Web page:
In an unexpected move, the government has made significant changes to Section 54EC of the Income Tax Act in Budget 2018, thus putting more burden on the Indian taxpayers.
The Budget 2018 has specified that the Section 54EC exemption will now only apply to capital gains from land and buildings. This effectively removes the exemption for gains from plant, machinery, unlisted shares, bonds and debt mutual funds.
It has also specified that the holding period on these bonds (provided they are purchased after 1st April 2018) will be five years instead of the previous limit of three years.
Earlier, investing in the Section 54EC Bonds upto Rs 50 lakh provided an exemption from long-term capital gains from the sale of any “long-term capital asset”. Long-term capital gains arise when you sell an asset after three years (or two years in the case of land or any immovable property) and make a profit or gain from the sale.
Equity didn’t feature in the earlier provision because there was no long-term capital gains tax on equity or equity mutual funds. However, despite the levy of this tax by Budget 2018, Section 54EC bonds will not be available to claim exemption from gains on equity.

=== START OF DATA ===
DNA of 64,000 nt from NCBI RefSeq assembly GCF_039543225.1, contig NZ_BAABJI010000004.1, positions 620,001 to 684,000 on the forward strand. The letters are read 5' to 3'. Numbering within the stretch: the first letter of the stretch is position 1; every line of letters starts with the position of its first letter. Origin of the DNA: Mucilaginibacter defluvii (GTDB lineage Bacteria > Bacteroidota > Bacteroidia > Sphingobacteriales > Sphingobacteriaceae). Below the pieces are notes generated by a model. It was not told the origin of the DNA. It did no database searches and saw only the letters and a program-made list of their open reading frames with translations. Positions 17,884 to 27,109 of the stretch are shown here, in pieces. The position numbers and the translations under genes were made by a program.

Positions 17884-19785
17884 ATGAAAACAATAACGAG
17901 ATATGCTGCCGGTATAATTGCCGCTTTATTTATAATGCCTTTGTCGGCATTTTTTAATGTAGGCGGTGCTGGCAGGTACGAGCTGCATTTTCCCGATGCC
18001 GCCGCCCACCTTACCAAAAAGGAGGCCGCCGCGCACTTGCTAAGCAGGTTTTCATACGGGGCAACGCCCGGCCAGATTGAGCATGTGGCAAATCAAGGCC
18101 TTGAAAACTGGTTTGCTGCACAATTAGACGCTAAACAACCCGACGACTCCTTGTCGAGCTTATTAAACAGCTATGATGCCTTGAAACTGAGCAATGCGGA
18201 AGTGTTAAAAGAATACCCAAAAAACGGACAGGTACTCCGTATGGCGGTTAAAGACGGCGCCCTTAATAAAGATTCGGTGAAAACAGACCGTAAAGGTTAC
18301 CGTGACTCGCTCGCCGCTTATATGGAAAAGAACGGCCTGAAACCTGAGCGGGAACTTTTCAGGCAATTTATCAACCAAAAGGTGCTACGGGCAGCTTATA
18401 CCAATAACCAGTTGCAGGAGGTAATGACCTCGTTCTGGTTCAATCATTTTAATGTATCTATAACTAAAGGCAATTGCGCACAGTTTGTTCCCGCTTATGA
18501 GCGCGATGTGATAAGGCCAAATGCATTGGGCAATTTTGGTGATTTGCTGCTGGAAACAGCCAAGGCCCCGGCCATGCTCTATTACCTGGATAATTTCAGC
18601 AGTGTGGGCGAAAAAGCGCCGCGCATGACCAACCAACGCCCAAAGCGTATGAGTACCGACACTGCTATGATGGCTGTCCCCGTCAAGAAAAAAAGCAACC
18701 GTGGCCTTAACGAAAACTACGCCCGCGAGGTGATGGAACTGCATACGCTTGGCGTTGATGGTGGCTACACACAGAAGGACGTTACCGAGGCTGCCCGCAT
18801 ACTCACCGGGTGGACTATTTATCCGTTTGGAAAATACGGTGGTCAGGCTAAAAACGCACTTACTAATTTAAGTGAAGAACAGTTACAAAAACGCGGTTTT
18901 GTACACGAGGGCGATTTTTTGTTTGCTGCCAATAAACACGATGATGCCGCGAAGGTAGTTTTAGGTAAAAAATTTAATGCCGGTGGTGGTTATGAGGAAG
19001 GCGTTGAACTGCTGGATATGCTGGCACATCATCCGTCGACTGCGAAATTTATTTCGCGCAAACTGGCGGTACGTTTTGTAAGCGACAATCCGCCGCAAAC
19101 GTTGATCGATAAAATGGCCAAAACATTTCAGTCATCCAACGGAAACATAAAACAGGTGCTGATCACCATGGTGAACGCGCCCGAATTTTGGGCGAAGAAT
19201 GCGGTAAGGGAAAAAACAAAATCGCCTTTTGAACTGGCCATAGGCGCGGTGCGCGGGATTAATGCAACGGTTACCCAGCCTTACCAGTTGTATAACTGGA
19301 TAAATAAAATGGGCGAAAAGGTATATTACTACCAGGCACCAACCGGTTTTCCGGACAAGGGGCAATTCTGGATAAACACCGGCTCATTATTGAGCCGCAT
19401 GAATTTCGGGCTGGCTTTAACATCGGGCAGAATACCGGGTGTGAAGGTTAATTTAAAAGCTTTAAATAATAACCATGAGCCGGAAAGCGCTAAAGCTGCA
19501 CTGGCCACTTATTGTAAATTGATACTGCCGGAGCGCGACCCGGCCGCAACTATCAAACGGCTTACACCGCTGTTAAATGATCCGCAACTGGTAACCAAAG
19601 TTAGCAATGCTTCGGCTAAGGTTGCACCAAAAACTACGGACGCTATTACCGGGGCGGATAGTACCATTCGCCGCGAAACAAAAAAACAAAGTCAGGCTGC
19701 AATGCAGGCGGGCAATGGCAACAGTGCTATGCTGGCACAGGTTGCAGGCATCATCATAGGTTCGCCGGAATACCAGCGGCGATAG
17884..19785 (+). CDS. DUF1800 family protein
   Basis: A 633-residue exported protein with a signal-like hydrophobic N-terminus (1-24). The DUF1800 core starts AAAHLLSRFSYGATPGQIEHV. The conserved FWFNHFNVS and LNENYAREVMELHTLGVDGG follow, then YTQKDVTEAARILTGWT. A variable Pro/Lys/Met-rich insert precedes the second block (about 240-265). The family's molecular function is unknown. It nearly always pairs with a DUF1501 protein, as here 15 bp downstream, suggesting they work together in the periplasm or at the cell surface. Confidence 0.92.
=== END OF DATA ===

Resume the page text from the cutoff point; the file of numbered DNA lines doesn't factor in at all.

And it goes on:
Detailed provisions for the Capital Gains Bonds:
The maximum exemption limit by investing in these bonds is Rs 50 lakh.
You have to invest in them within 6 months of selling/transferring the asset.
They have to be issued by the National Highways Authority of India (NHAI), Rural Electrification Corporation (REC) or any other company notified by the government for this purpose.
The interest rate on these bonds is 5.25%. This interest is taxable.
According to Budget 2018, from April 1, 2018, long-term capital gains from land and building alone can be invested in Section 54EC bonds.
This move will bring down avenues for tax exemption on capital gains. It will also reduce flow to the infrastructure bonds of NHAI and REC. Interestingly, finance minister Arun Jaitley did not mention such an important change in his Budget speech.